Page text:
Losing the plot
For a while, it never really bothered me, I was used to losing things from when I was a kid and the number of times I was told off for it did not make me a better keeper of my things for a long time.
When I was shipped off to boarding school, a good 500 miles or more away from home, I was literally equipped with the wrong things. My shorts were grey instead of green, I do not know if it was my mother or the school that got it wrong, my cutlass was not fit for purpose, neither light nor sharp, I never completed any of my grass cutting chores with that thing.
Losing my pail
All my things were scrawled over with Kandahar indelible ink and the first thing I lost was my water pail. Unbeknownst to me, you had to secure your pail at all times or it ended up in the hands of someone else and basically, you had no rights of claim except with an exchange – meaning you stole someone else’s pail to get your back.
Suffice it to say, I did not see my pail for years, it had somehow been sequestered in the hallowed temple of the girl’s hostel, the grounds of which were verboten to all males until one summer school season in my penultimate year when some of my class mates raided the place in search of fun and that was the end of boarding school for us in the last year.
Losing my jimjams
Yet, now, I seem to keep things for much longer that I can even remember and with that has come a keener sense of loss when I inadvertently lose things.
In the past two days, I am at a loss as to where have I left my night wear; the top and trousers which I thought I had packed for a weekend trip. It was not as if I did not check every drawer and top in that hotel room before leaving and yet, somewhere between my home and my sojourn, I seem to have lost my pyjamas. I am baffled.
This morning, I could have sworn I left home with my brown Roeckl leather gloves, they are usually in the pocket of my coat when I am not wearing them.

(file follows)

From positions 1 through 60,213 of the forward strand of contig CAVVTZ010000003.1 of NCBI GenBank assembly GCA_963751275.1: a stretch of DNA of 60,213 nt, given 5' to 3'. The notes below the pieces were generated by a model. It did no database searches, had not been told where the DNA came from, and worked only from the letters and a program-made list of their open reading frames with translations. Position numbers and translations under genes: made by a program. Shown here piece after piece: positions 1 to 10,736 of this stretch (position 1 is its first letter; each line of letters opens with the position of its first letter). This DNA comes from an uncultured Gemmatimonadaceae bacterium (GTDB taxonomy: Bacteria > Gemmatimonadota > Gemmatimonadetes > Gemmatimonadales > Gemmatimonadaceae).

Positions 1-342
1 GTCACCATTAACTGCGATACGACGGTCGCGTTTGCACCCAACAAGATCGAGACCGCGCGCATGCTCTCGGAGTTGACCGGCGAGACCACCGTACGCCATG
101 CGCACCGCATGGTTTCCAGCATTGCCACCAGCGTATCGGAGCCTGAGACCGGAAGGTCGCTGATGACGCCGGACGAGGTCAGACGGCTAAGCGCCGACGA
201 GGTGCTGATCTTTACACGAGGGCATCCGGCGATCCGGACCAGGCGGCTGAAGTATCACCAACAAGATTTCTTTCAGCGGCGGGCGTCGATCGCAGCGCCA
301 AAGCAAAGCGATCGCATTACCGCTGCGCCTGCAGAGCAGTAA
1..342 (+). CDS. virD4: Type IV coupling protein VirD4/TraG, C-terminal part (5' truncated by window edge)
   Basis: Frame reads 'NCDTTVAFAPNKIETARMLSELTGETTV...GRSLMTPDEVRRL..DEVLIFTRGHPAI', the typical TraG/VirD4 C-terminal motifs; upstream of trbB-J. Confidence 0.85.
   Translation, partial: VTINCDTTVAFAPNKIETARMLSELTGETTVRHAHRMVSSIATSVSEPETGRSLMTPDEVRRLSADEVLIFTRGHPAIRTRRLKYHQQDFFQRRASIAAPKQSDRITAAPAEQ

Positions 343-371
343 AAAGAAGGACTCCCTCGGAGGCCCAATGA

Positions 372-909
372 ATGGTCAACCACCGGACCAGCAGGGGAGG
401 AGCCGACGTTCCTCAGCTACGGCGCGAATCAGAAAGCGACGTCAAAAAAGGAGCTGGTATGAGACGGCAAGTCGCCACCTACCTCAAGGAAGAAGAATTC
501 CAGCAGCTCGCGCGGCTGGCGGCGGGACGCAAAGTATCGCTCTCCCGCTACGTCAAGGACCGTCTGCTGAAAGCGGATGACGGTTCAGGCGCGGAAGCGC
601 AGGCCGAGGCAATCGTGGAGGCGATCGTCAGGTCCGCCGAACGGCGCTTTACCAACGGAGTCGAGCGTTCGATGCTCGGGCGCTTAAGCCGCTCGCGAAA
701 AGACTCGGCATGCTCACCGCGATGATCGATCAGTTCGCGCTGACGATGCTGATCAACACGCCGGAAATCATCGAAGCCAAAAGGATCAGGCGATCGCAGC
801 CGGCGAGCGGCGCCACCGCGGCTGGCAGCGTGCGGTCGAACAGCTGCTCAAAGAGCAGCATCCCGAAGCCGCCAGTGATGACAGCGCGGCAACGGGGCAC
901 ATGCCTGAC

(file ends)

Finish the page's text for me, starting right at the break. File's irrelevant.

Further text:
Losing the trail
This evening, I suddenly realised I did not have them and I am left wondering if I left them on the train to work, in the cab between the station and the office or at the office.
The taxing thing about this realisation is how I try to playback my day as if it were some closed-circuit television recording in my mind. I can say this has sometimes worked for me because I am literally able to remember as far as it appears I subconsciously had things with me before I lost sight of them.
Losing the mind
Then the mental disputing begins; as I start to question whether I am sure of what I have remembered. After a while, I can probably settle down to knowing exactly what happened, and then I have to decide if I can get the lost items back or consider replacing them.
In all this, one must not forget that there might be other things at play; a gripping fear of the possibility of losing essential parts of memory and recollection. I desperately try to put the thought far from me as one hopes that a track record of losing things is not a precursor to losing one’s mind.
I guess I have to phone the hotel, the train operator and the cab company, just to put this matter to rest, and at least rest my mind until I have the time for the self-flagellation that comes with having been careless.
This morning as I made for work, I picked up my bowler hat and as I checked my coat pockets I realised the coat I thought I wore yesterday was a different one.
So, it transpired, my gloves were still in my other coat’s pocket and my memory was more to do with the day before yesterday, rather than yesterday.
That sums up the kind of disputing that goes on in my mind as I challenge my recollection of events to be sure that I know what really happened. Yet, I could have sworn I always wore the same coat to work.
The jimjams however, are somewhere I still need to determine.